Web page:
Decolonization

Children during the 2007 Tokelau Self-Determination Referendum. UN Photo/Lone Jessen
Children during the 2007 Tokelau Self-Determination Referendum. UN Photo/Lone Jessen

In a vast political reshaping of the world, more than 80 former colonies have gained independence since the creation of the United Nations in 1945. The Organization is still working to accelerate the decolonization of 17 remaining Non-self-Governing Territories, home to nearly 2 million people.

The Department of Political Affairs advises the United Nations Special Committee on Decolonization (also known as the Committee of Twenty-Four/C-24), whose role is to assess progress in decolonization and make recommendations to the General Assembly on ways to help eliminate all remaining vestiges of colonialism.

Among its functions, DPA's Decolonization Unit:
  • Monitors political, economic and social developments in each of the 17 remaining Non-Self-Governing Territories on the United Nations list, and prepares annual working papers on each Territory;
  • Works with the Department of Public Information to prepare informational materials for the Territories, explaining the options available to them in moving toward full self-government based on the U.N. Charter;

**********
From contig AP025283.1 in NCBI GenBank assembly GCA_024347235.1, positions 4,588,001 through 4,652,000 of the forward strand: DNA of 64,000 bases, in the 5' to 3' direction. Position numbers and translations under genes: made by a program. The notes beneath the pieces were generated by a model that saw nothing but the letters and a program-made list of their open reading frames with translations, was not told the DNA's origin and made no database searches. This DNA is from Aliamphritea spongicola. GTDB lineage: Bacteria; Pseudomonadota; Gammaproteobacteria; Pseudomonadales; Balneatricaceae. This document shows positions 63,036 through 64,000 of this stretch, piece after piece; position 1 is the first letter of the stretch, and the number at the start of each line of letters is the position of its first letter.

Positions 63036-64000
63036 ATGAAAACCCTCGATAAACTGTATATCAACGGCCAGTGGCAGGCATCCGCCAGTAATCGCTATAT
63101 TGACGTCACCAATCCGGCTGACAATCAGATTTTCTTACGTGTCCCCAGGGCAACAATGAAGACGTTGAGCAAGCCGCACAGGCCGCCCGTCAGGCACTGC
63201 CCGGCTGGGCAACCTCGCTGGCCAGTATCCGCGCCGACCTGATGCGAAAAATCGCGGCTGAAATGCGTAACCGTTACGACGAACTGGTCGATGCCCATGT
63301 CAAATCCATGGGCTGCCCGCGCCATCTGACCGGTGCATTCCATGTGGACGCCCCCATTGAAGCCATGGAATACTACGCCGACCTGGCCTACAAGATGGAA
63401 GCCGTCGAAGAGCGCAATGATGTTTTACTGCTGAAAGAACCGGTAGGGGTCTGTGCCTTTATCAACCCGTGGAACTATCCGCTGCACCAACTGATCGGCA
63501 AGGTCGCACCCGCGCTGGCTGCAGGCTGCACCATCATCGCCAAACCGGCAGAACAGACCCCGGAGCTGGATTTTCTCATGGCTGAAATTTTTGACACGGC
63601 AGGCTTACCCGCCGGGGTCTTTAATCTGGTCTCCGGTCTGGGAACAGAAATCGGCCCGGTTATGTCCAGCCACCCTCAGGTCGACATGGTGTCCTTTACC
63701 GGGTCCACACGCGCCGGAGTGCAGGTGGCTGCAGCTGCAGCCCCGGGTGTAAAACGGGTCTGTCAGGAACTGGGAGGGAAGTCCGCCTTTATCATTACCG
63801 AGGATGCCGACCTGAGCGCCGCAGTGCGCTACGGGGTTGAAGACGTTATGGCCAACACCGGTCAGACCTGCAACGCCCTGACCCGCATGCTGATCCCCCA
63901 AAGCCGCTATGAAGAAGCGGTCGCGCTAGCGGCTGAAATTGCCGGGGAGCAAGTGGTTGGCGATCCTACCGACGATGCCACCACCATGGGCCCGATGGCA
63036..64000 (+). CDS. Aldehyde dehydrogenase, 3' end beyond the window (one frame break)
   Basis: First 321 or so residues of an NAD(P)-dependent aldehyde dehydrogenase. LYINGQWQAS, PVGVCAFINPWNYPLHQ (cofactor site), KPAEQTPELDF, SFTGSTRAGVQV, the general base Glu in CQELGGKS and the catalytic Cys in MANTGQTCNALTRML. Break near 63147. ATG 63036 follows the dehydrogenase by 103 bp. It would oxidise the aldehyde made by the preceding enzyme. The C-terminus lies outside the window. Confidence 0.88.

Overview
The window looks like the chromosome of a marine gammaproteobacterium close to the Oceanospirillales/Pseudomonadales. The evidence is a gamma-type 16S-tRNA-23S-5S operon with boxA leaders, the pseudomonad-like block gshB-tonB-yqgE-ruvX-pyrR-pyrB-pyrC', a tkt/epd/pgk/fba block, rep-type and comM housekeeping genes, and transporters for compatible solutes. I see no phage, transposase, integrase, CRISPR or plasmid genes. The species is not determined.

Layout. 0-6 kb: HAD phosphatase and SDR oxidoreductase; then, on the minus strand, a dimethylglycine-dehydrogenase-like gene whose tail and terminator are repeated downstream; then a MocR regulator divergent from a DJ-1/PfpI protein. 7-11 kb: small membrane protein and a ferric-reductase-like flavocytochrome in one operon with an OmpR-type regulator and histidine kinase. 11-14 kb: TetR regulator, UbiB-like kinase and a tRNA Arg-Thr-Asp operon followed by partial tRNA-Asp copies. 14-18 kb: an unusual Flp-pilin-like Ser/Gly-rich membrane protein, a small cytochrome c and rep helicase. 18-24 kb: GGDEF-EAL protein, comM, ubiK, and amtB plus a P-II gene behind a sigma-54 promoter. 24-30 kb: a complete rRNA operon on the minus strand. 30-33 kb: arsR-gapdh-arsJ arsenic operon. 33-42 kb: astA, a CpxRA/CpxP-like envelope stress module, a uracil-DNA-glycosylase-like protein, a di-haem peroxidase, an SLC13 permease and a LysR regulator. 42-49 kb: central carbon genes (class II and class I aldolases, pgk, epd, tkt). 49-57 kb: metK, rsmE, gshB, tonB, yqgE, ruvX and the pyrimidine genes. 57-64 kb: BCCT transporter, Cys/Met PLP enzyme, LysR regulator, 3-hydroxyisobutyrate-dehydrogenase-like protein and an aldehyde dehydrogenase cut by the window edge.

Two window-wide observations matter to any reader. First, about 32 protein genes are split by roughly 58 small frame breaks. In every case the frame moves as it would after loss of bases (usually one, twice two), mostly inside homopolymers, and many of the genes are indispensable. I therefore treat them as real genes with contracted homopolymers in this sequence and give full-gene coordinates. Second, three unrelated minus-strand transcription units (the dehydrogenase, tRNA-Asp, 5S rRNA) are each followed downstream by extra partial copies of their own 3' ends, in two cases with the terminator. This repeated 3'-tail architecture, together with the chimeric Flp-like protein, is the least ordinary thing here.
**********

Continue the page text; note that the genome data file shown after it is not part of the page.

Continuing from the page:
• Provides substantive advice for the Special Committee and the 4th Committee of the ​General Assembly, where petitioners from the Territories speak about the concerns and aspirations of their people;
  • Provides political advice for the Special Committee on visits to Territories, as well as for regional decolonization seminars held annually in the Pacific or the Caribbean, bringing together representatives of the Territories and members of the Special Committee;
  • Maintains the United Nations website on Decolonization, in coordination with the Department of Public Information.